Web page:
The Indiana Election Commission has approved the first voter verifiable paper audit trail (VVPAT) for electronic voting systems. This is a security measure that allows voters to independently verify their vote was correctly recorded.
In Indiana, almost half of the counties use direct record electronic machines. There is a paper trail in the back of the machines, but it is not visible to the voter. As a security measure, paper trails that are visible to the voter are being added to electronic voting equipment.
The General Assembly provided funding to equip 10 percent of electronic voting equipment with a VVPAT. Voters will start seeing the equipment at the polls this fall. By 2029, all voting equipment in the state will be required to have a voter verifiable paper trail.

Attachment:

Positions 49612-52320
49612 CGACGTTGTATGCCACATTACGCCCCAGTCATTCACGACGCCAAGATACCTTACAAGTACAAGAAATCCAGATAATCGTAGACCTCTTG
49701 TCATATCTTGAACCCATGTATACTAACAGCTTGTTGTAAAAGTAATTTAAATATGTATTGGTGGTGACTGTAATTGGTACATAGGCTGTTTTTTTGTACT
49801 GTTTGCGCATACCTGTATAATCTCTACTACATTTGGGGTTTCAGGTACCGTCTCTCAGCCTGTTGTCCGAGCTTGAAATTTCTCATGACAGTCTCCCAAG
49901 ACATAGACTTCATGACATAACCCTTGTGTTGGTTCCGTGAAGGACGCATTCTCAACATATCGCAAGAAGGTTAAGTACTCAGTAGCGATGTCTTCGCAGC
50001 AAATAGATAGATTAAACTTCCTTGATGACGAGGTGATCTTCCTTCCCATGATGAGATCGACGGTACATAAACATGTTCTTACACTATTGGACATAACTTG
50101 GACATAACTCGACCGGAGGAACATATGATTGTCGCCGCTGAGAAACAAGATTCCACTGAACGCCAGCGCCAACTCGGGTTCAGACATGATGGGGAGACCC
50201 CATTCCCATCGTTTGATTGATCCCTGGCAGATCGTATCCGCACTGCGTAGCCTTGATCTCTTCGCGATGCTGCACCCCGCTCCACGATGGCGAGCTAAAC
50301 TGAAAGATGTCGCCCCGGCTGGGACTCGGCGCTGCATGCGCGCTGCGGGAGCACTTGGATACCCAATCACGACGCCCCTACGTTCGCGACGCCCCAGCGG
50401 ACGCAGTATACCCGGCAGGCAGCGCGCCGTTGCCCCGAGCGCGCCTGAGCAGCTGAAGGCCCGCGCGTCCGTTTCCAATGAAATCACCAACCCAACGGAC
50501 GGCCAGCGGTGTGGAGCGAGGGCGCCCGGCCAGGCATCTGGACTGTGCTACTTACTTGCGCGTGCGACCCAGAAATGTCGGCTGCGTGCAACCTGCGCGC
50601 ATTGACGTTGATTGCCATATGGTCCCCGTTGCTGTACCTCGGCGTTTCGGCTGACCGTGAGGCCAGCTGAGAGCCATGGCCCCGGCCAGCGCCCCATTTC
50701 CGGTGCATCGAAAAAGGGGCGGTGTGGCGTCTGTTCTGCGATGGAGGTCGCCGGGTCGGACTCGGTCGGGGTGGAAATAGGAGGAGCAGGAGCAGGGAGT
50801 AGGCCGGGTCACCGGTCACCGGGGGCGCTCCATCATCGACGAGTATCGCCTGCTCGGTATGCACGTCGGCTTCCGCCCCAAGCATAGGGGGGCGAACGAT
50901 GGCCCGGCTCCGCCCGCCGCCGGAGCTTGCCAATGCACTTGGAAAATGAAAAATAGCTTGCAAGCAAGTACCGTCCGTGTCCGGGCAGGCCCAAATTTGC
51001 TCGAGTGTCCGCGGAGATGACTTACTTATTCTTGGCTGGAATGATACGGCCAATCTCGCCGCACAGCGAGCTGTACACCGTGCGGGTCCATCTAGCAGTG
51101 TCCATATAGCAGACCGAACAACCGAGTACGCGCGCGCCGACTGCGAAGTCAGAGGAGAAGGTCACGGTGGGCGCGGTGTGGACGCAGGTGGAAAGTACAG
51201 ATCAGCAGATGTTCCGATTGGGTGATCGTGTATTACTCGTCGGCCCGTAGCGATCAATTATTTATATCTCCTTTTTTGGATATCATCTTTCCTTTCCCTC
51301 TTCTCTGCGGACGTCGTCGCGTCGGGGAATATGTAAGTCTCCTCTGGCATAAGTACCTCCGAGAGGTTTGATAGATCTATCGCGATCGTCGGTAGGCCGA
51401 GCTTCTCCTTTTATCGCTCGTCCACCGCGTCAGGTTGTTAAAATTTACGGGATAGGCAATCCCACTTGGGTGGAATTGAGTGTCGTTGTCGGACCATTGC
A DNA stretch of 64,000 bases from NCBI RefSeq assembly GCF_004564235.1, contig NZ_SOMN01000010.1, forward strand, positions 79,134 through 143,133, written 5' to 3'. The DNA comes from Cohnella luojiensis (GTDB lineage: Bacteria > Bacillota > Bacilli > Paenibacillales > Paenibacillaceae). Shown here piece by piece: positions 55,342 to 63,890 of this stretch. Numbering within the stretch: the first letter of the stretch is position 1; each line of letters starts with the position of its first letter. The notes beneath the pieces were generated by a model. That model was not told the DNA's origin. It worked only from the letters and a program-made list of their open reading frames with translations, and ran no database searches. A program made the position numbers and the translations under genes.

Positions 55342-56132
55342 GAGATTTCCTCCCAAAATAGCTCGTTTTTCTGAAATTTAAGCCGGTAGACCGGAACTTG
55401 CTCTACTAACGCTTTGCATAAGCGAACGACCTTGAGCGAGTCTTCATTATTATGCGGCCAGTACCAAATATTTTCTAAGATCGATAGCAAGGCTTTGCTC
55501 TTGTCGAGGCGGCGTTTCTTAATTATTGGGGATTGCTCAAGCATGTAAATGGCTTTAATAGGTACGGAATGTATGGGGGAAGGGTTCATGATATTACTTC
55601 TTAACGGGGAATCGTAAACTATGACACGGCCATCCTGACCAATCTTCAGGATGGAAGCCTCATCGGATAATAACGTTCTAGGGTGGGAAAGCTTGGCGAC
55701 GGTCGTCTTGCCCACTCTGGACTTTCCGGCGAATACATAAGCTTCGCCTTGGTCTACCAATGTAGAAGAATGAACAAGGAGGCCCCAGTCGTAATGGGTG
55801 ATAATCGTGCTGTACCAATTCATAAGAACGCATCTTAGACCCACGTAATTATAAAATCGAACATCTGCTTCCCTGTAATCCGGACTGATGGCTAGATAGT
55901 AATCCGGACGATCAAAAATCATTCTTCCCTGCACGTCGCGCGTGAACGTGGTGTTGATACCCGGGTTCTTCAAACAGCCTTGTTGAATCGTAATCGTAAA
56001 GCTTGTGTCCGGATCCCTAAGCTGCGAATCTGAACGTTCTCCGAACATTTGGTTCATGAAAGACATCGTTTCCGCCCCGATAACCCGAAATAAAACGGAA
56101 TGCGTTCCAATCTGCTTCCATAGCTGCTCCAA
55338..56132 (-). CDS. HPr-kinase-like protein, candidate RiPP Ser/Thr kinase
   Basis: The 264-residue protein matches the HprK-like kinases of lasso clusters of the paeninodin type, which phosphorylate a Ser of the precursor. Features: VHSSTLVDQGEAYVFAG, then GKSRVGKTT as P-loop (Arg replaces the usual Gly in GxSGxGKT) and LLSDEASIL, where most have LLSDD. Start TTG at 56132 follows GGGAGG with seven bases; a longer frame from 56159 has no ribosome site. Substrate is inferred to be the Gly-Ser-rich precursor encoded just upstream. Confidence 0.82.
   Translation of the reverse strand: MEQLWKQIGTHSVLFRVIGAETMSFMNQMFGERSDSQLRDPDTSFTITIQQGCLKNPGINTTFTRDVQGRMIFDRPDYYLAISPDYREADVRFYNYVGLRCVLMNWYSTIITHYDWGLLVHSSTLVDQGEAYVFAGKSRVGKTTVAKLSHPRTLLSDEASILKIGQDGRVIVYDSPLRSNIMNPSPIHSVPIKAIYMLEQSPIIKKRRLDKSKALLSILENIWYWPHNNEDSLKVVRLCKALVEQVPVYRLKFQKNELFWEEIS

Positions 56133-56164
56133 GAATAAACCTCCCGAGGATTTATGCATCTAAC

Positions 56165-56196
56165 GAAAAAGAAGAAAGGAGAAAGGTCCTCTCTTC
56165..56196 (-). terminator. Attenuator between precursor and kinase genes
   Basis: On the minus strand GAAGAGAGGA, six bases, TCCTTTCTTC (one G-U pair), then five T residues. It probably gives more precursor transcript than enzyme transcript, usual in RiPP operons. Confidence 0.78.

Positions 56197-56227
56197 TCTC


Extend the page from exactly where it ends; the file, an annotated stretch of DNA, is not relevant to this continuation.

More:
All election equipment used in Indiana goes through an extensive review and testing process prior to use. First the equipment must be approved by the Election Assistance Commission (EAC) to meet federal requirements. Next, the Voting System Technical Oversight Program (VSTOP) at Ball State University reviews and test the equipment to ensure it meets Indiana standards. Once a piece of equipment has the EAC and VSTOP stamp of approval, it goes to the Indiana Election Commission for approval.